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Harbor Tug Lockout Threatens ‘Nationwide Port Shutdown’ in Australia

Mike Schuler
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November 16, 2022

Maritime union says Svitzer bosses are refusing to withdraw lockout that will bring Australian ports to a near standstill

The Maritime Union of Australia (MUA) is warning of a nationwide port shutdown if Svitzer management goes through with a planned lockout of unionized harbor tug workers at ports across Australia.

The warning comes after Svitzer Australia on Tuesday announced it had given notice to its nearly 600 harbor towage employees at 17 ports across Australia of an indefinite lockout starting Friday at noon. No merchant ships will be towed in or out of ports by Svitzer tugs during the lockout.

Australia’s Fair Work Commission said it would consider making an order on lockout and set a hearing for Wednesday. But the MUA says that during the hearing Svitzer management rejected the unions’ offer to postpone any industrial action until after Christmas and refused to withdraw their lockout threat.

The lockout comes after more than 3 years of bargaining for a new enterprise agreement between Svitzer Australia, a subsidiary of A.P. Moller-Maersk, and three unions: the Maritime Union of Australia, The Australian Institute of Marine and Power Engineers (AIMPE) and the Australian Maritime Officers Union (AMOU).

“We have seen Svitzer’s international bosses stuff a ransom note in the mail flap of the Australian community on the cusp of Christmas, to shake down the entire nation under threat of economic and social chaos for no greater purpose than their own profiteering,” said MUA National Secretary Paddy Crumlin.

“This company’s social licence to operate should now be in doubt, and an inquiry into how a multinational Danish owned company can be allowed to hold an entire country to ransom through this campaign of employer-led industrial militancy must be held so we never again find ourselves vulnerable to this corporate piracy,” he said.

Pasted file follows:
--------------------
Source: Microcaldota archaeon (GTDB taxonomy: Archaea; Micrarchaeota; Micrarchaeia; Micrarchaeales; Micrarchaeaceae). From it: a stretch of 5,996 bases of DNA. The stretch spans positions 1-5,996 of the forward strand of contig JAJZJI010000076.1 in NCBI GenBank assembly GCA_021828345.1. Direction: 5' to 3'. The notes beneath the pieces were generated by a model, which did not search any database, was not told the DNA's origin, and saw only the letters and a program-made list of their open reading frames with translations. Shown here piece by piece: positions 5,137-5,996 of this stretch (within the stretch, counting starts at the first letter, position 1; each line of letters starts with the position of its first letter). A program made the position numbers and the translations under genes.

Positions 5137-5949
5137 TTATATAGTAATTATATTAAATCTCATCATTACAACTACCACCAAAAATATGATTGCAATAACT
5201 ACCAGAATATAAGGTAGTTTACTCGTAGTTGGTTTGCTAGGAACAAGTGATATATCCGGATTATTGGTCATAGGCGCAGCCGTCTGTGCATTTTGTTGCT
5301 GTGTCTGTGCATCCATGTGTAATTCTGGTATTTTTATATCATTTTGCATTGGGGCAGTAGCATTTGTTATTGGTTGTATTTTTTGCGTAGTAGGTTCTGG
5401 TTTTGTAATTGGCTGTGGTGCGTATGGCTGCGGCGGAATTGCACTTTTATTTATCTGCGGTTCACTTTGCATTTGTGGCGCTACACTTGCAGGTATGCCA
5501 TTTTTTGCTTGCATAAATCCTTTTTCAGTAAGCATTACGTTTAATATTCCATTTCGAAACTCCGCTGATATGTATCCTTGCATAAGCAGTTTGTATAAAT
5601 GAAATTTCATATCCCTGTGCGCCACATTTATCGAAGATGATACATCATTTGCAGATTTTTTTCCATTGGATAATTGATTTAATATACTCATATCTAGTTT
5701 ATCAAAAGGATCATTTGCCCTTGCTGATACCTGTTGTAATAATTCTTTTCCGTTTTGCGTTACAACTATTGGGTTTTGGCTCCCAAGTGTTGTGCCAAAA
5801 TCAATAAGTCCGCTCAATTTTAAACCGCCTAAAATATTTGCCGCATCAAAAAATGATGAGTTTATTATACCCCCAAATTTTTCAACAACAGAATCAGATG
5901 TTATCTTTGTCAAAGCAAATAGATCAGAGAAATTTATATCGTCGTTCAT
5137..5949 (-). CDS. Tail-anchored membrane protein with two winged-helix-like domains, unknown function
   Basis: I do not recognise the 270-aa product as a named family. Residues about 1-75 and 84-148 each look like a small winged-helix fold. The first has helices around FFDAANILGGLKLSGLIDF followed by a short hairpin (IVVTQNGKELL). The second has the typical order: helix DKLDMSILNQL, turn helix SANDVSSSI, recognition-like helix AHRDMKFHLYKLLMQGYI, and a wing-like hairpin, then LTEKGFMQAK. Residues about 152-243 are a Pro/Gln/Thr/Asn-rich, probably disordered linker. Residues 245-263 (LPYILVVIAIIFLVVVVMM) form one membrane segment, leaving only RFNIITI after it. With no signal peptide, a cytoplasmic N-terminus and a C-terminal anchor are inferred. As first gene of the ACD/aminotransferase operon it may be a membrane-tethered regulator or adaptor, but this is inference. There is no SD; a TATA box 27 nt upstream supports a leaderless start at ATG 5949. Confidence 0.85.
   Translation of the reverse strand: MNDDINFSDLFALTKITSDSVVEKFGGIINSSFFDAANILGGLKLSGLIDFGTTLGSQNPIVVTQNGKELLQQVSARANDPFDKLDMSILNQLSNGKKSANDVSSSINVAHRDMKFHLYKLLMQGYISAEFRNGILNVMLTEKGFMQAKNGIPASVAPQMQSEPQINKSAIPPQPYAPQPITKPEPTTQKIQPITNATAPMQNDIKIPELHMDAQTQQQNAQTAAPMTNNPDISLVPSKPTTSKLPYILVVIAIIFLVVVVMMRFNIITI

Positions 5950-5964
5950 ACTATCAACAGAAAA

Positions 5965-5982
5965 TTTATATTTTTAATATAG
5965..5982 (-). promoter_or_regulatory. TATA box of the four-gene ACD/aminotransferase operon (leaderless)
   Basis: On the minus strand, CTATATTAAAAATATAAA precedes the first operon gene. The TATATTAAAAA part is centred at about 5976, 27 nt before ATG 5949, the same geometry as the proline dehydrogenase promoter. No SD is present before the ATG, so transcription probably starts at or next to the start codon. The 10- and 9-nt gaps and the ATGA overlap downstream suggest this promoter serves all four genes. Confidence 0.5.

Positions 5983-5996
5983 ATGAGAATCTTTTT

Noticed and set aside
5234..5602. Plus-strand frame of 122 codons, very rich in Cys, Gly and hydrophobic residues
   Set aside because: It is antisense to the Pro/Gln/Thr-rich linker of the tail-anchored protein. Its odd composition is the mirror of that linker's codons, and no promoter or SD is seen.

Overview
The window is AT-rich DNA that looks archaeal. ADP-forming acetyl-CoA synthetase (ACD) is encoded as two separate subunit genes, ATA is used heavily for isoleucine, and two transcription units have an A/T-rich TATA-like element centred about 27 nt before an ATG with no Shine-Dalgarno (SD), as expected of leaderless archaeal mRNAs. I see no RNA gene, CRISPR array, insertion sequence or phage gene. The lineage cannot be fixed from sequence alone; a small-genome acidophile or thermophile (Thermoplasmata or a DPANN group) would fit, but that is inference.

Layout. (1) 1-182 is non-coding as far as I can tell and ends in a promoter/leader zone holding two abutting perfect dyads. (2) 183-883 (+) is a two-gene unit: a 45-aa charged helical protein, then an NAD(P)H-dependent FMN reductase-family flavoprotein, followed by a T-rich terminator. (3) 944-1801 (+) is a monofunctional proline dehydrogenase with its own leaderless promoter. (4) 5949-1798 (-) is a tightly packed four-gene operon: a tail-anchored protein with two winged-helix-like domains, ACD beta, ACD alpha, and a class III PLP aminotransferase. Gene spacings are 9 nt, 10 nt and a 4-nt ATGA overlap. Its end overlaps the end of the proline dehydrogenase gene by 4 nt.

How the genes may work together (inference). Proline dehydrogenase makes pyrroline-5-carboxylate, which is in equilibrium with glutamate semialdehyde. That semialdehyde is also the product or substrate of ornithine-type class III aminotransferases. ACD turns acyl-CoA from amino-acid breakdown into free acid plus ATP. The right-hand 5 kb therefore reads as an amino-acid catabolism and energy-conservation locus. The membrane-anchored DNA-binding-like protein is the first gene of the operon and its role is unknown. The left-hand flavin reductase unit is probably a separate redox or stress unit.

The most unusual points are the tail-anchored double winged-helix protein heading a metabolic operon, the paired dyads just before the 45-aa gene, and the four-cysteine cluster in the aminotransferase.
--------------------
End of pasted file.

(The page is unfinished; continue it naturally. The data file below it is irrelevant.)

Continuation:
Crumlin is also the President of the International Transport Workers Federation (ITF).

“This step is being taken by Svitzer under the provisions of the Fair Work Act in response to damaging and ongoing industrial action being organized by the unions,” Svitzer said in its Nov. 14 announcement of the lockout.

“This is harming Svitzer’s ability to reliably, safely and efficiently serve our shipping customers and port operations around the country and is causing serious disruption to the national supply chain which is reliant on shipping.”

The MUA is accusing Svitzer management of not only refusing to withdraw their lockout notice, but also failing to engage in a conciliation process to “avert a supply chain disaster.”

“This amounts to a war on workers, a war on consumers, on households and businesses throughout the supply chain. Svitzer bosses’ dogged refusal to withdraw this lockout will destroy Christmas 2022 and bring our economy’s post-COVID recovery to a grinding halt,” Crumlin said.

The Fair Work Commission is expected to hold another hearing on the matter on Thursday.

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